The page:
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How to make sense of coffee shop menus

Regardless of whether you’re new to the world of espresso drinks or a seasoned caffeine head, deciphering the menu at a coffee shop can be pretty overwhelming. I worked as a barista for three years and even I find myself a little befuddled when gazing at all the various combinations at my local espresso bar.

Well, if you find yourself struggling to figure out the difference between a latte and an au lait, this guide is for you! Here’s a simple breakdown of all the major beverages you’re likely to find at a coffee shop.

Espresso

 

This is exactly what it sounds like, a single shot of espresso. Espresso is a highly concentrated coffee that is the result of forcing steam through finely ground darkly roasted beans.

Doppio

 

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A double shot of espresso.

Lungo (Long) Shot

 

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This is a shot of espresso that is brewed for longer and with more water. Lungs shots are less strong but more bitter than regular espresso.

Ristretto (Short) Shot

 

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A shot of espresso that is brewed for the same amount of time as an espresso but using less water and a finer grind. A ristretto is sweeter and more concentrated than a regular espresso shot.

Macchiato

 

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A shot of espresso with a small amount of foamed milk on top. Not to be confused with a Caramel Macchiato.

Café Noisette

 

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Similar to a macchiato but with a small amount of milk added.

Café Romano

 

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This drink is fairly rare and it’s unlikely that you will see it on many coffee shop menus. A cafe romano is a shot of espresso with a lemon slice or twist added.

Espresso Con Panna

 

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A shot of espresso topped with a dollop of whipped cream.

Affogato

 

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The most decadent of the bunch, this is a scoop of ice cream topped with a shot of espresso.

Americano (or Café Americano)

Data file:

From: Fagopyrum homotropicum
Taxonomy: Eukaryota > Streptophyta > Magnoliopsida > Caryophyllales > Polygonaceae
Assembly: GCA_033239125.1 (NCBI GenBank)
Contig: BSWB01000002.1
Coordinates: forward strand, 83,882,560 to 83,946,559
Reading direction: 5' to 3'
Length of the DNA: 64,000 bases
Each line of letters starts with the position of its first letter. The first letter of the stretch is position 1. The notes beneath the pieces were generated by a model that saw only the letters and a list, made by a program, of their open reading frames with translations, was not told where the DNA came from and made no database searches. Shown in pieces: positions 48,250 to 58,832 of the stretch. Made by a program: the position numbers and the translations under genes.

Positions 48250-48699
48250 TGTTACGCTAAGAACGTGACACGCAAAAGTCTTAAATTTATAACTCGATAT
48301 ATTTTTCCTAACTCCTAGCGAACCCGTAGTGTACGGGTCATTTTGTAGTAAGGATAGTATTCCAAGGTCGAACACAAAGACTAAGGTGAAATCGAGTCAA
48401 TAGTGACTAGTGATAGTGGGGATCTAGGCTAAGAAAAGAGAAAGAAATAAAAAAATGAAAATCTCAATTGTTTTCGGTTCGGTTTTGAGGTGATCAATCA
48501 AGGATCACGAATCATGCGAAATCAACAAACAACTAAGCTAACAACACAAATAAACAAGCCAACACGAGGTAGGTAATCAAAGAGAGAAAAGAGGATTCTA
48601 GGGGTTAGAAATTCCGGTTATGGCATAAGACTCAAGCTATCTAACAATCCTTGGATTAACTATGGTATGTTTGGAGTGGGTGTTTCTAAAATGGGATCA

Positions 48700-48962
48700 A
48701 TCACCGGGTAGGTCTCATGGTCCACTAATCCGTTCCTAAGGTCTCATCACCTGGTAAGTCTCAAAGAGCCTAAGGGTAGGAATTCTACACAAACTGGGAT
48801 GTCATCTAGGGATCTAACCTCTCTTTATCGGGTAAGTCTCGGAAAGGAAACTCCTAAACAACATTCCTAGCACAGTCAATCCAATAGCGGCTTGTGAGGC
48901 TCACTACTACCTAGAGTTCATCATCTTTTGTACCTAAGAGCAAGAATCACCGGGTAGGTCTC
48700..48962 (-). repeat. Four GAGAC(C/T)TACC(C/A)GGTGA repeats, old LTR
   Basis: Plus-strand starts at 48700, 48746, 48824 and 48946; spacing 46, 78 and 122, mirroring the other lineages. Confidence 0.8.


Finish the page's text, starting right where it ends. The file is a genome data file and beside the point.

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A shot of espresso combined with hot water. The resulting drink is similar to a regular cup of coffee, however, the espresso taste is unmistakable. The name Americano is based on the — probably apocryphal — story of American GI’s during World War II mixing espresso with hot water in order to make a drink similar to the filter coffee to which they were accustomed.

Café Au Lait

 

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The nature of this beverage changes depending on whether you order it in the United States or Europe. In the United States, a Café Au Lait is equal parts filter coffee and steamed milk. In Europe, it’s common for the filter coffee to be substituted with espresso.

Red Eye

 

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A filter coffee with a shot of espresso added. Some coffee shops may not be aware of this term but will probably be okay with preparing one.

Black Eye

 

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Similar to a Red Eye, this drink combines a cup of coffee with a double (doppio) shot of espresso. The truly brave could order a Dead Eye which contains three shots of espresso.

Cappuccino

 

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A single or double espresso shot topped with an equal mix of steamed milk and foam. The foamy milk is often free-poured into the cup. Variations include a Dry Cappuccino with contains a higher ratio of foam and a wet cappuccino which contains a higher ratio of milk.

Café Latte

 

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Similar in concept to a cappuccino, a latte involves a single or double shot of espresso topped with steamed milk and a small dollop of foam on the top. It’s entirely possible that you will encounter various flavored variants of the regular latte such as a vanilla latte. These are for the most part regular lattes with the addition of flavored syrups.

Café Mocha

 

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This is essentially a latte with the addition of chocolate, usually in the form of a syrup. Mocha’s are often topped with whipped cream.

Café Breve

 

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Depending on the establishment, this is either a latte or a cappuccino made with half and half instead of milk.

Flat White

 

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This drink originated in Australia but has started to gain popularity in the United States. A flat white is very similar to a latte but with very subtle differences. A flat white consists of a single shot of espresso topped with a steamed mixture of milk and foam. This results in a drink with a stronger flavor than a latte and with a creamier texture.

 

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